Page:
Republican senators are banding together to push for a national privacy law that would empower the Federal Trade Commission and state attorneys general to crack down on the unbridled storage, use and transfer of consumer data.
Sen. Roger Wicker, R-Miss., recently filed a sweeping bill to create a framework to shield individuals' personal data and use national requirements instead of a growing patchwork of state laws. But critics say the bill suffers from gaping loopholes — some perhaps deliberate — that could hobble more ambitious state efforts.
The bill, filed July 28, is the latest version of the SAFE DATA Act that Wicker sought to push through the Senate last year with Senate Minority Whip John Thune. This year, Sen. Marsha Blackburn, R-Tenn., has signed on as co-sponsor.
Wicker's legislation would allow consumers to correct, delete and "port" their data, prohibit businesses from processing or transferring sensitive data without their consent, and minimize what could be collected. His office says it would establish uniform data protections across the country enforced by the FTC and state attorneys general, while also imposing transparency mandates on businesses, among other things.
A national set of requirements would ostensibly reduce confusion for companies that want to do business in California, which was the first state to craft its own comprehensive privacy law, and also deal with newer such laws in Colorado and Virginia.
But that virtue of Wicker's bill cuts both ways, in the view of some privacy legal experts. They are dismayed that the bill would preempt tougher state laws that impose tighter restrictions on companies' use of data, possibly leading to even bigger legal headaches.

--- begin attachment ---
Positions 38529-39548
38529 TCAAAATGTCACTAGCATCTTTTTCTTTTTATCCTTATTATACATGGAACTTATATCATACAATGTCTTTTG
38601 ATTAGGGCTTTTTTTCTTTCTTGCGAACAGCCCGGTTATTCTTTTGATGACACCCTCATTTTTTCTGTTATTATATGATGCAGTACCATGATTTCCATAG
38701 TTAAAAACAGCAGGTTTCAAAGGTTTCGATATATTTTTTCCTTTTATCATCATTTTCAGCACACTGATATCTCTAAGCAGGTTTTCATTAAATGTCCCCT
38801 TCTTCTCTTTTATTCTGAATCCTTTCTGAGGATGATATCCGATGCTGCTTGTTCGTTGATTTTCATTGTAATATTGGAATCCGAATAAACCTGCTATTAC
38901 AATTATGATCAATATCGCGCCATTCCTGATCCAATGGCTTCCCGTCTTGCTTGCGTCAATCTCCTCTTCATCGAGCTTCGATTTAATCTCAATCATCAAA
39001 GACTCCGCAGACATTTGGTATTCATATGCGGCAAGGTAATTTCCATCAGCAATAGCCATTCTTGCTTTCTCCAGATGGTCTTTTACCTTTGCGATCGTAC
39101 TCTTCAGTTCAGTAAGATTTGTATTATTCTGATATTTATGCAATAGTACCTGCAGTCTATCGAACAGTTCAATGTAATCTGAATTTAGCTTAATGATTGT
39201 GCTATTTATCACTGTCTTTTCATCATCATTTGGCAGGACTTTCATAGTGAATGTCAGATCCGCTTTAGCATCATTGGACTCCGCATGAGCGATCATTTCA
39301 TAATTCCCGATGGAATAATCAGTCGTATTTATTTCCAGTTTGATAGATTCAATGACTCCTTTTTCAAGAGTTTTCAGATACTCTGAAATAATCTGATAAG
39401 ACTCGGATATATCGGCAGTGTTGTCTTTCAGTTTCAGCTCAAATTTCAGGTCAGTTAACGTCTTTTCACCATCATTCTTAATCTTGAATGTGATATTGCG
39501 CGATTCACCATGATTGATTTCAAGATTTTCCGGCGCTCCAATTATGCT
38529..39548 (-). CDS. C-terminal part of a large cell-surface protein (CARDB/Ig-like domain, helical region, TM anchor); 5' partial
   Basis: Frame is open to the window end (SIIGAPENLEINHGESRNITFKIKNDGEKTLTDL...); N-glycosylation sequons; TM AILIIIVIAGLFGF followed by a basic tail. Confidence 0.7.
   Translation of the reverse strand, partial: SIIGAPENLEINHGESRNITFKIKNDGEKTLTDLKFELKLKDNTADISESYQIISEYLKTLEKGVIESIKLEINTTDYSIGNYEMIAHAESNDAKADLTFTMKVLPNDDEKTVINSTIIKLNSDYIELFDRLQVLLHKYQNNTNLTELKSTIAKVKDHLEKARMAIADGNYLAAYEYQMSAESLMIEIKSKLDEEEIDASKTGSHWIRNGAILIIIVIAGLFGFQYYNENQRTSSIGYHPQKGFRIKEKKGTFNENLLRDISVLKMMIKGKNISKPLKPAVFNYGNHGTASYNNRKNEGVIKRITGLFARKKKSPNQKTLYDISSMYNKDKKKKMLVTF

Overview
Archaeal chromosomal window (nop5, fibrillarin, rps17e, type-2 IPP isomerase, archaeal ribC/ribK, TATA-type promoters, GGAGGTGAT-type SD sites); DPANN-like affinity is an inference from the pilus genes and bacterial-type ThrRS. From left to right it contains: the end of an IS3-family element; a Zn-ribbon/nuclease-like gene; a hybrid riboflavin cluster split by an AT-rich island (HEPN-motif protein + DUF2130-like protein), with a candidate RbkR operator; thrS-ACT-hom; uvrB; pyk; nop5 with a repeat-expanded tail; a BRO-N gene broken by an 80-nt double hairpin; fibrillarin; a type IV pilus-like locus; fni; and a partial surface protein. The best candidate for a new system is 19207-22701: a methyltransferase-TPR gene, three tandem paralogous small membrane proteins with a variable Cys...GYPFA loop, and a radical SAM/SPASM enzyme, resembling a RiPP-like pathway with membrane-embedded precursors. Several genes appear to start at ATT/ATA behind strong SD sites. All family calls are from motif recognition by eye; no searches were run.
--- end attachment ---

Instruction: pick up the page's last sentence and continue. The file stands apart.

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Beefing Up The FTC
Though it's unclear if Democrats plan to come up with a similar package, recent talks concerning FTC reform have occasionally involved privacy legislation. A top House Republican, Rep. Cathy McMorris Rodgers of Washington, said a Democratic bill to restore court-ordered restitution power to the FTC was "a huge missed opportunity to enact a national privacy standard." She added that "Congress has a responsibility to do our job. We cannot have California dictating policy for the other 49 states."
But a federal law that disrupts California's efforts is exactly what some privacy experts don't want to see advancing in Congress. Other states are moving ahead with data protection laws that are expected to take years to enact and enforce.
Wicker's bill — though very early in the legislative process even if heard in committee, where he's the ranking Republican on Commerce — would hand the FTC another enforcement mandate after it just lost part of its enforcement teeth, at least temporarily.
Betsy A. Miller, partner at Cohen Milstein Sellers & Toll PLLC, told Law360 in an email that authority to seek disgorgement and restitution "is enormously important to deter and prosecute data privacy misconduct."
"Consumer protection historically has been an area of robust state legislation and enforcement activity. It would be a damaging departure from these guiding principles if a bill like this were passed," she said. "Doing so would rob the states — which are focused on this issue [and] able to move the ball forward more quickly with meaningful and less diluted legislation — of the ability to advance the thoughtful evolution of privacy law. Preemption is a dangerous and unnecessary path to take."
Miller noted, for example, that enforcement under state laws has never been preempted by the FTC Act, and "in fact, consumer protection has thrived as a robust blend of a federal, state, public and private enforcement."
"Congress hasn't kept pace with Big Tech, and it simply can't move fast enough to keep up with the speed of expansion in the data privacy industry," Miller said. "This is the reality, and Congress shouldn't be attempting to legislate data privacy with specificity or take measures that cut out the essential role of state-led enforcement or private actions."
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